Know the numbers at all times for your business and your personal life. Keep things running smoothly so that you don’t burn out yourself or your growing company.
2 – People are most important.
Ensure the vision you have is inclusive of all the people you want to be involved in your journey: co-founders, employees, the community, partners, investors, family, friends — and yourself. You’ll meet so many amazing people along the way, be sure to always give thanks and support everyone who’s helping make your dream real. Help others more!
3 – Don’t get caught up in your idea.
Your “baby” — your business, your vision, your invention — isn’t as important as you think. The systems and holistic overview and execution is absolutely what’s most essential. How will you connect all the moving parts? How will you make sure you succeed even when the path seems impossibly difficult? How will you be sure you won’t give up? What if you have to? The ideas that work the best are the ones that help people the most.
4 – Be essential.
Will you be willing to stick with your idea, your business, and your people for the long haul? 5 years? 10 years? Your whole life? The journey will be grueling. Make sure you’ve asked the right questions before you even start. Don’t know them? Then it’s time to learn more! Asking better questions will get you better answers.
5 – More peace. More presence. More impact.
Enjoy the path as much as the end goal. How can you be happy today? You’ll get there eventually and maybe you’ll be even happier, but the key is to enjoy the entire process. Make sure you’re choosing something that deeply matters to you — and to making the world a better place, in one small way at a time.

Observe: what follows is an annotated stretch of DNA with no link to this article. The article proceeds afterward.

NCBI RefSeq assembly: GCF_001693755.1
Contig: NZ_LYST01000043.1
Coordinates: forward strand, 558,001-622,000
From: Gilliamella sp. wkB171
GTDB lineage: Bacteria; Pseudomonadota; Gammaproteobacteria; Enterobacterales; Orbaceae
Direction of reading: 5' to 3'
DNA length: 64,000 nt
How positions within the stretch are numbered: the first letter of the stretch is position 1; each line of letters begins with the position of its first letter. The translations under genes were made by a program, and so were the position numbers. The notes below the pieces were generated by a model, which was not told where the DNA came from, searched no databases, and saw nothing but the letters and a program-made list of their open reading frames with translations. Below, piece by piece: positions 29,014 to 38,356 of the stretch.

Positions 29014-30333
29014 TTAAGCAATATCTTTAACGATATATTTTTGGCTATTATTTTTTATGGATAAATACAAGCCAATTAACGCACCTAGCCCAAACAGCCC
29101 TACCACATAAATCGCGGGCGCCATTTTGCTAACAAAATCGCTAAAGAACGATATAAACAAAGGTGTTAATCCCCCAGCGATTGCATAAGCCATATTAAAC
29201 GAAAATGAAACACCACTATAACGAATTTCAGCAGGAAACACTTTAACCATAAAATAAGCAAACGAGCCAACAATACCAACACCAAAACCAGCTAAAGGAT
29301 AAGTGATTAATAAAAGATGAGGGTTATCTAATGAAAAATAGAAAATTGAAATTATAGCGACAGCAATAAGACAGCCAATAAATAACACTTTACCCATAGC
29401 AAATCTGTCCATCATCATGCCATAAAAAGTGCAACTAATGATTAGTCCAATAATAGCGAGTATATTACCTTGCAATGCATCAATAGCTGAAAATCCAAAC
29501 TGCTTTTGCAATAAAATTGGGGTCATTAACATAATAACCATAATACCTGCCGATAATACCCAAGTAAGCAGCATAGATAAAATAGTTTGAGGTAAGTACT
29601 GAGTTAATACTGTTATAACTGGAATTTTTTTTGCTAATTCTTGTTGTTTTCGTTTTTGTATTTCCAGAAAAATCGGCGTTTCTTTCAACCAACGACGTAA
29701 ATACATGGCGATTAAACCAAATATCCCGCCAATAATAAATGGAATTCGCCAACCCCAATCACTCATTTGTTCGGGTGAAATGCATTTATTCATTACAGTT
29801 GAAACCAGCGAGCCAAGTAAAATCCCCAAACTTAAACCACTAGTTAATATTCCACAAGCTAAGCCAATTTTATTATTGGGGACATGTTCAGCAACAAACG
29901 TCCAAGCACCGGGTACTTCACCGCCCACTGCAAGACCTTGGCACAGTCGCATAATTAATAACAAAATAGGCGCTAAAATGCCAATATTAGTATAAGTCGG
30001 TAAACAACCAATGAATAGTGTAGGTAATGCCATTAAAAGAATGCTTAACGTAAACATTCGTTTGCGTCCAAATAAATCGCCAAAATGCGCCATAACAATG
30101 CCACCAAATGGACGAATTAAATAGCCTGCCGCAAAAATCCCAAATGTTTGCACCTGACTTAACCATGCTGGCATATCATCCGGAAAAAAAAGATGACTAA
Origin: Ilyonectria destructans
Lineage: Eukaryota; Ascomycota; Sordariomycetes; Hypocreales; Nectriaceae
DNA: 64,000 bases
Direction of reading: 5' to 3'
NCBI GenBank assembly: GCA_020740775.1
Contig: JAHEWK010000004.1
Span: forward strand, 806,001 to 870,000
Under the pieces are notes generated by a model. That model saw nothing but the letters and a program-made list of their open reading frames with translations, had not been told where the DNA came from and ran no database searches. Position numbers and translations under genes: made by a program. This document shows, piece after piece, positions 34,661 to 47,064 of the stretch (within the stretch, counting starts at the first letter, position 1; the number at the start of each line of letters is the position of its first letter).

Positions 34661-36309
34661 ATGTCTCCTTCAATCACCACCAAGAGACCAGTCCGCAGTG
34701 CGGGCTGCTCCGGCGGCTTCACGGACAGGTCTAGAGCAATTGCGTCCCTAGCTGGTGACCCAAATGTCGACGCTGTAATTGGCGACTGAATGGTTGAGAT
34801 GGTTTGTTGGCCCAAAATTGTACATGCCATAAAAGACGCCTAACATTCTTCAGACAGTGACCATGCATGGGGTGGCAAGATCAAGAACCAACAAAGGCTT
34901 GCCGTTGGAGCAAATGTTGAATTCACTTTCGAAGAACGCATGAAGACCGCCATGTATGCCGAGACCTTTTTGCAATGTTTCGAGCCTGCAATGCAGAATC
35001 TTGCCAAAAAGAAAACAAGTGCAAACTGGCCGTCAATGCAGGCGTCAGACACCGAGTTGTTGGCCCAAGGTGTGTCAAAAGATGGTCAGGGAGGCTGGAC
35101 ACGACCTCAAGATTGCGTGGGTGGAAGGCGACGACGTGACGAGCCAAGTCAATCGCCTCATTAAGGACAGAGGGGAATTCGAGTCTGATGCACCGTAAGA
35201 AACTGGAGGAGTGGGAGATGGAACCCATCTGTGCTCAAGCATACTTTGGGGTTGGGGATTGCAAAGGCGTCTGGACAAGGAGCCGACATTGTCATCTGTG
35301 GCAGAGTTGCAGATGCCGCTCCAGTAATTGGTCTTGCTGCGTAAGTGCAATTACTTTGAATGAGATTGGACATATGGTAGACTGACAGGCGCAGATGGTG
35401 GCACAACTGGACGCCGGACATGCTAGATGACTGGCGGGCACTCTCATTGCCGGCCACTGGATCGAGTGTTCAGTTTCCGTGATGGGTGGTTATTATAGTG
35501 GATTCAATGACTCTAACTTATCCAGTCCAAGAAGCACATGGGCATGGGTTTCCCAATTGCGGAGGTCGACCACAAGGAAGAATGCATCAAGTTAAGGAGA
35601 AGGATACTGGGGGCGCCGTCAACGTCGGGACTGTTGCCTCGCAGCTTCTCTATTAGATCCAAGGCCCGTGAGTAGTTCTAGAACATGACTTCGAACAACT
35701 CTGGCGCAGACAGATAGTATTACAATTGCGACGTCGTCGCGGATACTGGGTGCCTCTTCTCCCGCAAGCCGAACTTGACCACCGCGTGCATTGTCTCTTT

Jean: Some of the biggest names in Business, VC funding, Sports, and Entertainment read this column. Is there a person in the world, or in the US whom you would love to have a private breakfast or lunch with, and why? He or she might see this.
I’m always looking for unique ways to bring people together. Another fellow entrepreneur who does this well is Richard Branson. He hosts incredible entrepreneurs on his island and yacht. But hint: it’s not about the island or yacht. People tend to want what other people are having. What if you can simply have your own? Branson has started literally hundreds of companies and failed at many of them. He’s not afraid to take a risk. What are you afraid of? Find out and then do something about it.
I’ve always found that if I simply focus on doing more of what matters with the people who matter most, the rest works out.
I’m wishing it will work out for you too. Please reach out if I can help you do the same.
Some Resources from Jimmy Tomczak, Speaker:
7 Essentials For Peace And Presence — Hero Roundtable
Advice For Entrepreneurs: Start Now
On Life & Entrepreneurship
How To Feel Deeper — Lakeside and Tide
Failure is an Opportunity to Learn and Grow
Living Your Best Life Now Starts Today | TEDxGVSU
Michigan Entrepreneur TV
How To Decide: Write A Love Letter to Yourself
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— Published on June 27, 2018
Originally published at medium.com